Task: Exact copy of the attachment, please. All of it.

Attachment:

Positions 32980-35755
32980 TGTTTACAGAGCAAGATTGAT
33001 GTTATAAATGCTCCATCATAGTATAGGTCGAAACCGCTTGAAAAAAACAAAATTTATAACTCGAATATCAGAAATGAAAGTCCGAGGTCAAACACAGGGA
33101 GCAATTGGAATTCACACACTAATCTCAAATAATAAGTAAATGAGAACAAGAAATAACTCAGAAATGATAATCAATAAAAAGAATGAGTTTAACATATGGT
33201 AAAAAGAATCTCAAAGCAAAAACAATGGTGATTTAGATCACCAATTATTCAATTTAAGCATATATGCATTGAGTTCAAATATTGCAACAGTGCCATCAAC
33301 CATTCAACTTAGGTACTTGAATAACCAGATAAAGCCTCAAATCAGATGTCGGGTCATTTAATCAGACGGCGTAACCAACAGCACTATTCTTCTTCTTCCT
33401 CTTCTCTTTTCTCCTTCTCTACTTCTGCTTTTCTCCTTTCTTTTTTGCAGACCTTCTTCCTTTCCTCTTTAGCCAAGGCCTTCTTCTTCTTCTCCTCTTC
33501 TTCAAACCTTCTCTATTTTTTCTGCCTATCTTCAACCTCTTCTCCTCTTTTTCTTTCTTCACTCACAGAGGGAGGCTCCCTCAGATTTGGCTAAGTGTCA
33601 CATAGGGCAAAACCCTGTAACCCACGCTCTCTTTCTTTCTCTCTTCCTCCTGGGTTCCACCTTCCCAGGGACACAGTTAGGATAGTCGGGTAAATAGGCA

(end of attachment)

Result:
Positions 32980-35755
32980 TGTTTACAGAGCAAGATTGAT
33001 GTTATAAATGCTCCATCATAGTATAGGTCGAAACCGCTTGAAAAAAACAAAATTTATAACTCGAATATCAGAAATGAAAGTCCGAGGTCAAACACAGGGA
33101 GCAATTGGAATTCACACACTAATCTCAAATAATAAGTAAATGAGAACAAGAAATAACTCAGAAATGATAATCAATAAAAAGAATGAGTTTAACATATGGT
33201 AAAAAGAATCTCAAAGCAAAAACAATGGTGATTTAGATCACCAATTATTCAATTTAAGCATATATGCATTGAGTTCAAATATTGCAACAGTGCCATCAAC
33301 CATTCAACTTAGGTACTTGAATAACCAGATAAAGCCTCAAATCAGATGTCGGGTCATTTAATCAGACGGCGTAACCAACAGCACTATTCTTCTTCTTCCT
33401 CTTCTCTTTTCTCCTTCTCTACTTCTGCTTTTCTCCTTTCTTTTTTGCAGACCTTCTTCCTTTCCTCTTTAGCCAAGGCCTTCTTCTTCTTCTCCTCTTC
33501 TTCAAACCTTCTCTATTTTTTCTGCCTATCTTCAACCTCTTCTCCTCTTTTTCTTTCTTCACTCACAGAGGGAGGCTCCCTCAGATTTGGCTAAGTGTCA
33601 CATAGGGCAAAACCCTGTAACCCACGCTCTCTTTCTTTCTCTCTTCCTCCTGGGTTCCACCTTCCCAGGGACACAGTTAGGATAGTCGGGTAAATAGGCA